Turn your balcony/patio into an edible garden


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Improvements in container gardening equipment and techniques have cleared the way for even the most “brown thumb” city dwellers, and anyone without a yard, to grow their own groceries. “There’s nothing to stop anyone who wants a garden from having one,” says Roy Joulus, the CEO of Greenbo (greenbo.co), a company that designs innovative products for urban gardening, including the new Greenbo XL flowerbox. While hydroponic and vertical gardening systems have been developed to maximize the yield in small spaces, Joulus says starting a balcony garden needn’t cost much. Start with the right materials and choose plants that are right for your conditions, and you’ll soon be eating from the pots on your porch.

He offers these tips especially for balcony gardeners:

1. Plant the right plants for the amount of sunlight you have: Most herbs and vegetables require six to eight hours of direct sunlight a day. So what do you do if you have just one balcony and it doesn’t get that much sun? Choose edibles that can take partial sun/shade (three to six hours of sun in the morning or early afternoon) or light shade (two to three hours of direct sun or lightly shaded all day).

  • Some partial shade herbs: cilantro and parsley (both prefer cooler weather); dill, bee balm, spearmint, chamomile

  • Some light shade herbs: garlic chives, peppermint, rosemary

  • Some partial or light shade veggies: lettuce, broccoli, green onion, collards, cabbage, peas, carrots, strawberries, beans, sweet potatoes

2. Choose the right pots: Bigger pots require less water and are less likely to blow over on high-rise balconies where winds can be fierce. Terra cotta allows moisture to escape fairly quickly, which is helpful for people who like to water a lot. Nonporous plastic or glazed pots hold water longer and are better for windy balconies, where soil dries out quickly. Use brightly colored containers to add style and visual interest to your garden.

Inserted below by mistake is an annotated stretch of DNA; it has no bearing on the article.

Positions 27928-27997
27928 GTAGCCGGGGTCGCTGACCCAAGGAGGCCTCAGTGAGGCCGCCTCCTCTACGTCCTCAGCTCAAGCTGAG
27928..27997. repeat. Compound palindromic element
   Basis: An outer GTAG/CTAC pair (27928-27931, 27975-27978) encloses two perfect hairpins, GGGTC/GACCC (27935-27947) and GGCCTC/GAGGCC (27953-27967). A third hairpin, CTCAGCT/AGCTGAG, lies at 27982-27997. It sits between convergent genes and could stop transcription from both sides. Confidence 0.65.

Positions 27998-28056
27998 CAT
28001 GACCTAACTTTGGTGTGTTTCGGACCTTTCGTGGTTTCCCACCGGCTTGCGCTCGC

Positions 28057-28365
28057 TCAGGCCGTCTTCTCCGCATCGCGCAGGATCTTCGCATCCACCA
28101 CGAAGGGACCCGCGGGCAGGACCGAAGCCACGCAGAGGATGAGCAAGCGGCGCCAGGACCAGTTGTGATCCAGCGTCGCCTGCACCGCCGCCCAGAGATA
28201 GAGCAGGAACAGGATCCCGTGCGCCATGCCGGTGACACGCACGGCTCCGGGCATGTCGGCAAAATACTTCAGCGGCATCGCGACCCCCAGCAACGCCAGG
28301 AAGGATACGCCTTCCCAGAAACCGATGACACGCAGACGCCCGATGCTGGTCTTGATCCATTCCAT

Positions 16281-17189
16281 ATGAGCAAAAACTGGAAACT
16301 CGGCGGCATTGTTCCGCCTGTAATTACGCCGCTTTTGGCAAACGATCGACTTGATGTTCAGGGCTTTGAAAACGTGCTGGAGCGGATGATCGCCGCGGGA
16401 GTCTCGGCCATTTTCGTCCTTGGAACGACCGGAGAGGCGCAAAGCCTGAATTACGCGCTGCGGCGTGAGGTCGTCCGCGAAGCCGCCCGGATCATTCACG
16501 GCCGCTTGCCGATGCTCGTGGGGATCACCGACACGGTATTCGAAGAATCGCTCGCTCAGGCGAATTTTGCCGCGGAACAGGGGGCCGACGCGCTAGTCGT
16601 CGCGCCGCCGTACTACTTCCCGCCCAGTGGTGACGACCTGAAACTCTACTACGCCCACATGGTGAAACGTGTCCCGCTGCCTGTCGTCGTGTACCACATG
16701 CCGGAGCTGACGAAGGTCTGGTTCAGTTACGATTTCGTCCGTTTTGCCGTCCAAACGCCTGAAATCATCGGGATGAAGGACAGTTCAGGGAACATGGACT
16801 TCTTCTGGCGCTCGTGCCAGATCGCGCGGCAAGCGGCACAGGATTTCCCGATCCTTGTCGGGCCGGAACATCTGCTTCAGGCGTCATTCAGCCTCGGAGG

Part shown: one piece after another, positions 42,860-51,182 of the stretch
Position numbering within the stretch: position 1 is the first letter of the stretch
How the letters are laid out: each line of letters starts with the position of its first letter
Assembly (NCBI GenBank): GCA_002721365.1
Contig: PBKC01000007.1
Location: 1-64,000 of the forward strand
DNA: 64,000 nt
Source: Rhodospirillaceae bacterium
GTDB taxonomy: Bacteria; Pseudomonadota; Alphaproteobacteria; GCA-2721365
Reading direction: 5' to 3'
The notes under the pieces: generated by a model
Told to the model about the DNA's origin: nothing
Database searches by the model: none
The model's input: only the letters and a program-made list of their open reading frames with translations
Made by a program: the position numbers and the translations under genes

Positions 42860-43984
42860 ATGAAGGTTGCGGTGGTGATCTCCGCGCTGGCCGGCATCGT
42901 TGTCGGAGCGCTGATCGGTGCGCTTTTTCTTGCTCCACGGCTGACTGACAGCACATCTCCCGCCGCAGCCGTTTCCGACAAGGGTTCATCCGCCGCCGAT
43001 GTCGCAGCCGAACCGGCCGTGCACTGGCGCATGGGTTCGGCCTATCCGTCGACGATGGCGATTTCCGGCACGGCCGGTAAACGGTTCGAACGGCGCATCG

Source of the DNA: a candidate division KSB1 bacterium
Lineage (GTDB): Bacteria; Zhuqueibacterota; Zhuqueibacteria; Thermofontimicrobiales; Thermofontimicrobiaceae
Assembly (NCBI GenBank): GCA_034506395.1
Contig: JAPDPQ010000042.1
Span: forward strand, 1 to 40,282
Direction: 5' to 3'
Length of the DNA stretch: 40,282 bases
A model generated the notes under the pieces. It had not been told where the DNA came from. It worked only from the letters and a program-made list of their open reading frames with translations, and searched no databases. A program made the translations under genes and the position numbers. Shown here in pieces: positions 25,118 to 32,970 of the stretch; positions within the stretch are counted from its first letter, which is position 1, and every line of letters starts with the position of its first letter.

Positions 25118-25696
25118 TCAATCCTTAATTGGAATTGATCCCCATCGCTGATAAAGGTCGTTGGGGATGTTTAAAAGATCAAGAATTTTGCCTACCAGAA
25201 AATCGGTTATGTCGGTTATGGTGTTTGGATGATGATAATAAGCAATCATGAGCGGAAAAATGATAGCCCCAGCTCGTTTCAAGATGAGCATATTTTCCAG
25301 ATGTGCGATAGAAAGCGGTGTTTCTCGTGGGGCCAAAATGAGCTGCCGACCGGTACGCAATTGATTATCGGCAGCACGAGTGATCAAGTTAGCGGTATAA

3. Use the right dirt:  It’s important to use dirt that allows for good drainage. Most edible plants don’t like to sit in wet dirt, and soil without good drainage tends to become compacted — a difficult medium for plants that like to stretch their roots. You can buy a sterile soil-less potting mix, a soil-based potting mix, or mix your own batch using 1 part compost, 1 part perlite and 1 part potting soil.

4. Rely on self-pollinating plants or plants that don’t need pollination by insects, unless you’re willing to hand-pollinate. “You likely won’t see many bees buzzing around the 40th story,” says Joulus. Don’t worry about pollination for root vegetables like carrots and potatoes. Some self-pollinators include beans, peas, tomatoes and peppers.

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